Text: John 21:1-19
Last Tuesday, I joined 20 people for intercultural conversation at Centre for Christian Studies. The event was organized and facilitated by my partner, Ha Na Park and me in attempt to bring the voices from the margins to the centre. A very diverse group of people from a dozen different communities of faith came together for this important dialogue. Speaking from the heart, we shared our struggles and hopes. We named some of the hindrances in fulfilling our callings, and the vision of becoming an intercultural church. When an organization goes through its structural change, people usually experience a sense of loss, confusion or chaos. What was manifest at the gathering was how the marginalized within the church have been affected most by the change. A sense of distrust, helplessness, frustration were expressed in the conversation circle.
A recent graduate from Sandy-Saulteaux Spiritual Centre, a very promising leader of the church, can’t find a place for her gifts to be used within the church structure. It was clear how the system fails her, not the other way around. For there is no room in our current system, at least in our region, to support new ways of doing the church. Whatever doesn’t fit in with the system, does not go, and is not recognized as a foreseeable option.
It was painful to see how the lack of vision or the lack of courage within the church affects this minister of Christ, who spent countless hours and money to serve the church but can’t find her place. The recent structural change reflects that the church is in survival mode. When the church operates out of scarcity, it is the powerless who have to deal with the consequence.
Another participant who, grew up with the First Nation communities because her father was ministering to Indigenous people, shared something that was right on the mark. She said that the problem with the United Church is that it is self-congratulatory, and that it needs humility. I couldn’t agree with her more.
Humility, like any other virtue, requires a life-long learning. The dictionary defines humility as the quality of not thinking that you are better than other people, but that doesn’t really explain why it is an important quality.
Humility is one of the seven sacred teachings for Indigenous peoples. They learn it from wolves. The wolf represent humility because of its giving nature and devotion to protecting and working for the good of the wolf pack. This is the way the wolf pack works. The first 3 wolves are old or sick, and they set the pace for the entire pack. If it were the other way around, they would be left behind, losing contact with the pack. After them come 5 strong ones, the front line. In the centre are the rest of the pack members, then the 5 strongest following. The last is alone, the alpha. He controls everything from the rear. From that position, he can see everything and decide on the direction. He sees all of the pack. The pack moves according to the elders’ pace and help each other, watch each other.
If only we, human communities learned from the pack of wolves! One thing we all can agree on is how the family grounds us. Unlike friendship, which can be forgotten or lost, once we become part of a family, we are constantly affected by it. Even if there is an estranged member, no one in the family is able to be free from the relationship to the person. A family is a life-long school for us to learn humility. The truth is that no one lives in a vacuum; everyone has a place where they came from, and belongs to a family no matter how big or small. So, everyone has an opportunity to learn and practice humility.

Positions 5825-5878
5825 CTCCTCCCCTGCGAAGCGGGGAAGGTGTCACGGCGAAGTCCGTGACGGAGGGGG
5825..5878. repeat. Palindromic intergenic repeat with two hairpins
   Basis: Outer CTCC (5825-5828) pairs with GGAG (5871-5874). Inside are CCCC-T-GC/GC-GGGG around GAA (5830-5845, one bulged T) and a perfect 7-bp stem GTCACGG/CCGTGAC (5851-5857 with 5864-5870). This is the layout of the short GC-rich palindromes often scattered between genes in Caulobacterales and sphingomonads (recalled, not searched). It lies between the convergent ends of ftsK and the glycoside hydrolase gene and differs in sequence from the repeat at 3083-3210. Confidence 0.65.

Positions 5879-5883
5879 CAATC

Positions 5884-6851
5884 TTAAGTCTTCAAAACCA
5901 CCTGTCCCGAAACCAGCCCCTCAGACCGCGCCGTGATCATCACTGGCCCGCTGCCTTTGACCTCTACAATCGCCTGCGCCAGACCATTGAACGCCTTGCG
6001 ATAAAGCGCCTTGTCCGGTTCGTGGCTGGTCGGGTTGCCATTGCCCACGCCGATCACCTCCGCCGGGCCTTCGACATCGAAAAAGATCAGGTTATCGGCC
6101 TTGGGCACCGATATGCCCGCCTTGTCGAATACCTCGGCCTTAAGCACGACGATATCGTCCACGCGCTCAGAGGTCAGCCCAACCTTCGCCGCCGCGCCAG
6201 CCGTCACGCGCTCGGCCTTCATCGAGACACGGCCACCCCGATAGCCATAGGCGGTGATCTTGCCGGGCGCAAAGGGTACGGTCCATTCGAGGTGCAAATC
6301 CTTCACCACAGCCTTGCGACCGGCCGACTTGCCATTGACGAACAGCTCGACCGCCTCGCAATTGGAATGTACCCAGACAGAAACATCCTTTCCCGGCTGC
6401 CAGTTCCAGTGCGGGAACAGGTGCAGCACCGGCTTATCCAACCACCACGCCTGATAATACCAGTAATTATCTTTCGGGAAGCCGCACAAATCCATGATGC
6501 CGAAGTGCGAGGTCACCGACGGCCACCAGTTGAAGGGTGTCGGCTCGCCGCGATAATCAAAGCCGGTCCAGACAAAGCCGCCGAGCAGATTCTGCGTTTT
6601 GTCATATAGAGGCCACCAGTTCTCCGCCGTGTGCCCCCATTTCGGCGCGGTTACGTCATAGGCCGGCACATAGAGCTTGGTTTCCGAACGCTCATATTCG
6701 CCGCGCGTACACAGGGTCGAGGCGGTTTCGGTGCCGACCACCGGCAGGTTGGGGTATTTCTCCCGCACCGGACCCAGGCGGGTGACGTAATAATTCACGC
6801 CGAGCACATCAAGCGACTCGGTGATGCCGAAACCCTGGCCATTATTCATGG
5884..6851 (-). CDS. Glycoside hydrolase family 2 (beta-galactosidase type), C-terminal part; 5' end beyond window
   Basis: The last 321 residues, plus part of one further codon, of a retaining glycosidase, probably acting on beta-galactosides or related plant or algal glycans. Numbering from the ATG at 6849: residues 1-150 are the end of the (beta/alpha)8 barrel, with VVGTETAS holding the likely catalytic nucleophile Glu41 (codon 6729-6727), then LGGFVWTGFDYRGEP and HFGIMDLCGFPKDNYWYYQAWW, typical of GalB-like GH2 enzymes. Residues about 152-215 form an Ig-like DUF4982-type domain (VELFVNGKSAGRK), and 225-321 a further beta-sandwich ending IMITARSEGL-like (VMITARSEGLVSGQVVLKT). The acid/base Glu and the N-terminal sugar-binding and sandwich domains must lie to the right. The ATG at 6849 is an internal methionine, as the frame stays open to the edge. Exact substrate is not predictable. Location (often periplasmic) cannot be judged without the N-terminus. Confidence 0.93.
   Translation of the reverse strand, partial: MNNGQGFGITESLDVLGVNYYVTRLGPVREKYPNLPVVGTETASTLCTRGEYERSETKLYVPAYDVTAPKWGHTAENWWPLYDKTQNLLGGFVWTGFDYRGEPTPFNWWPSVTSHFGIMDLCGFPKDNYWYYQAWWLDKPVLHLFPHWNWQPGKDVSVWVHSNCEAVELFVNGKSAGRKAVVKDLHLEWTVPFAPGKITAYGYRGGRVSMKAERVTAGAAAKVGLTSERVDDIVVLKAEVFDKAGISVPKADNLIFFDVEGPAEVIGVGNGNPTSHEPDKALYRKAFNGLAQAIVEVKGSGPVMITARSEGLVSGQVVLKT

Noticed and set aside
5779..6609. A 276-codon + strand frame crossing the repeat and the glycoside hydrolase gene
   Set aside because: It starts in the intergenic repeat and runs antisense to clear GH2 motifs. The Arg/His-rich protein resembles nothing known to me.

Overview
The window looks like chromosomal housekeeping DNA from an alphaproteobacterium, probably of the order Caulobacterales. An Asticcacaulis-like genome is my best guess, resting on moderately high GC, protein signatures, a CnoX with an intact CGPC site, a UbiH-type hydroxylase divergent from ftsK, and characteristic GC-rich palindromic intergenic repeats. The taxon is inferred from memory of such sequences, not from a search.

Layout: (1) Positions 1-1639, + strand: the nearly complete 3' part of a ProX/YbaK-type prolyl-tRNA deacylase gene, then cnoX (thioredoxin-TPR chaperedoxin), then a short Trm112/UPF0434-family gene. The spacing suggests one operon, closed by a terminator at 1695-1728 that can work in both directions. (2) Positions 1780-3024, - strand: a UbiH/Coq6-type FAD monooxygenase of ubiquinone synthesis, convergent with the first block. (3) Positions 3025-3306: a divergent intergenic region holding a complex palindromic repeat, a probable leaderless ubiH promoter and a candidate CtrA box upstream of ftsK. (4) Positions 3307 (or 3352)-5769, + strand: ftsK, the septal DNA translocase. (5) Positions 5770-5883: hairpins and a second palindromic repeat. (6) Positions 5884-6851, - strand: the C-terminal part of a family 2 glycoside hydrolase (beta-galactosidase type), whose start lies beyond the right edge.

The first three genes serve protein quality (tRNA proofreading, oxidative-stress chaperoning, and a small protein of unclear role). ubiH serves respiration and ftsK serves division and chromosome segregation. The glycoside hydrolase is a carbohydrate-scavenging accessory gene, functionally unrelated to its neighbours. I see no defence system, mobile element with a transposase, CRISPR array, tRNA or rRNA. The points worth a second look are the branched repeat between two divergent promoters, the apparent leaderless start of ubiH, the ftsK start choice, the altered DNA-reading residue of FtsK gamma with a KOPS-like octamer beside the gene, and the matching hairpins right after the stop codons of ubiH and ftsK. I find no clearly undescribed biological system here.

Our Christian understanding affirms the radical relationship of God’s family bound by love not blood. We are children of God, and sisters and brothers of Christ not because of anything we’ve done but because of what we receive and believe in – the radical love that is so strong that it can dissolve all the existing boundaries, moving us from a place of fear to a place of abundance.
This radical love gives us assurance that we are not alone. Our creed begins and ends with such a bold statement. It talks about two things. First, we are born of God, and belong to God. Second, there are a myriad of relatives of ours who are also born of God, and belong to God. In other words, radical love makes the whole creation one family, in which everyone and everything must learn to live harmoniously. Love and humility always go hand in hand.
That’s what Jesus teaches Peter at the BBQ on the beach. Three times he asks Peter, “Do you love me?” And he says, “Feed my lamb”, “Tend my sheep”, and “Feed my sheep.” He doesn’t say, “Feed some random lambs.” He says, “Feed my lambs.” The same kind of loving relationship between God and creation is required of us if we truly love God. The next thing Jesus says to Peter is how love will lead him into humility. “When you grow old, you will stretch out your hands, and someone else will fasten a belt around you and take you where you do not wish to go.” Although the Bible explains in the bracket that this indicates how Peter is going to die, I think there is more than that. It’s about humility. Knowing where he is from, and who his relatives are, Peter can practice humility even to the death. The love he has found in Christ doesn’t guarantee him safety. Instead it leads him into a radical humility, watching over others, especially those who are weak or powerless, just like a pack of wolves.
I wonder what it will look like if the church embodies humility in its relationship with the marginalized, especially with Indigenous communities. I am not sure how much we will look different, and sound different, if we do. But one thing I am sure is that we will be like the gathered disciples around the charcoal fire. There will be a deep silence, and we will be in awe because of the abundant love we will experience and share, and we will watch over each other.